Ken Banks, Founder of kiwanja.net and FrontlineSMS, devotes himself to the application of mobile technology for positive social and environmental change in the developing world. He has worked at the intersection of technology, anthropology, conservation and development for the past twenty years and, during that time, has lived and worked across the African continent. He is a PopTech Fellow, a Tech Awards Laureate, an Ashoka Fellow and a National Geographic Emerging Explorer, and has been internationally recognised for his technology-based work. Ken is also a published author, with his first edited book, “The Rise of the Reluctant Innovator”, released in late 2013. His latest project, Means of Exchange, looks at how everyday technologies can be used to democratise opportunities for economic self-sufficiency, rebuild local community and promote a return to local resource use.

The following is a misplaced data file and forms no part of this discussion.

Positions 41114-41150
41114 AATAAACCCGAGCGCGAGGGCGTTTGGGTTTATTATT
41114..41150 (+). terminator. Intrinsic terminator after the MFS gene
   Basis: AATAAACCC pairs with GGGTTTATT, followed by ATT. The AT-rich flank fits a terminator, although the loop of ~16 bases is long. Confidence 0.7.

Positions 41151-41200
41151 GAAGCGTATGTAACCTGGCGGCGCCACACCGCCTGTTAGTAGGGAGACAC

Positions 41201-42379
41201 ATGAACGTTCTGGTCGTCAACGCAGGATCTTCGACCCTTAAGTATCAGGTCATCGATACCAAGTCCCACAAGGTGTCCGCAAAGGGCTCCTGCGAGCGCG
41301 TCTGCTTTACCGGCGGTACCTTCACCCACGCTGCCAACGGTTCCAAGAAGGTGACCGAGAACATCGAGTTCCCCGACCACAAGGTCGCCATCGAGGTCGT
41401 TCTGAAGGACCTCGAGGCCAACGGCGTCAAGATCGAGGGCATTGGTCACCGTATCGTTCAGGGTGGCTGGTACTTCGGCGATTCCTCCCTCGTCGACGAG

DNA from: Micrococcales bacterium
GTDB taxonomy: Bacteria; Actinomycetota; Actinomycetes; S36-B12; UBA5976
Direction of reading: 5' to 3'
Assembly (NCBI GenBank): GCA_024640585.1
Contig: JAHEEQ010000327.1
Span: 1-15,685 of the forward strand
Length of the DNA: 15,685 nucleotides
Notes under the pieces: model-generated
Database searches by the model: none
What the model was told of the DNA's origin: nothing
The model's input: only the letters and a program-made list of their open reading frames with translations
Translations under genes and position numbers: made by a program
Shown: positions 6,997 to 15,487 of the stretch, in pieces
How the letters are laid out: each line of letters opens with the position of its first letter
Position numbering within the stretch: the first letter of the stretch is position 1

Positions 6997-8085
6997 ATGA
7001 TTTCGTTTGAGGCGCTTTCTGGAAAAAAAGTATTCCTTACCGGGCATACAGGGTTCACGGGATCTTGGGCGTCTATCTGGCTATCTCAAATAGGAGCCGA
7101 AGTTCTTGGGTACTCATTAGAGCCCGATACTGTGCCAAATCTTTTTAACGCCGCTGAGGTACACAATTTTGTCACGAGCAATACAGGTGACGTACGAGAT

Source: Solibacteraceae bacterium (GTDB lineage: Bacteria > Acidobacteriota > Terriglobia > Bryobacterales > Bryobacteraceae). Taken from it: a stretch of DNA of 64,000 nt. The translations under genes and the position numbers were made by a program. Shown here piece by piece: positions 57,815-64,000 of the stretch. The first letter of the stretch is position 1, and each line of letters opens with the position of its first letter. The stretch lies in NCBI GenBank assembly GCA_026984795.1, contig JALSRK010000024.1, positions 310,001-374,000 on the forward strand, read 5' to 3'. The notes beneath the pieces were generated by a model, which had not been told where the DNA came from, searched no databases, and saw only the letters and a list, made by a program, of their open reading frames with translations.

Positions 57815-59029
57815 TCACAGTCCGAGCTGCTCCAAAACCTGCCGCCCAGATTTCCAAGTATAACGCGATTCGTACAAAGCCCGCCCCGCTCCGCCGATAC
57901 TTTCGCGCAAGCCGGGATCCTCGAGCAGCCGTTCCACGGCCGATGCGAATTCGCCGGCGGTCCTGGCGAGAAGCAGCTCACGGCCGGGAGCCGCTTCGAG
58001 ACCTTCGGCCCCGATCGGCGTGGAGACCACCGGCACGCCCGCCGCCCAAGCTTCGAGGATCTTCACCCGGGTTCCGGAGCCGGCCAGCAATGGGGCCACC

1 blog from the author
Think of innovation in health and many people conjure up images of men and women in white coats – surrounded by coloured test tubes crouched over microscopes in sterile laboratories – developing intricate vaccines or other miracle cures. Yet these tightly controlled, high cost, industrial scale operations are only one end of a very long scale. In the developing world at least, we’re increasingly witnessing some of the more interesting, impactful healthcare innovations coming from lone entrepreneurs and problem solvers. Large multinationals just don’t operate in what can often be seen as the ‘scrappy long tail’ of social innovation. Not only are few present in these markets, many just don’t understand them – or even worse they don’t understand why they need to be in them.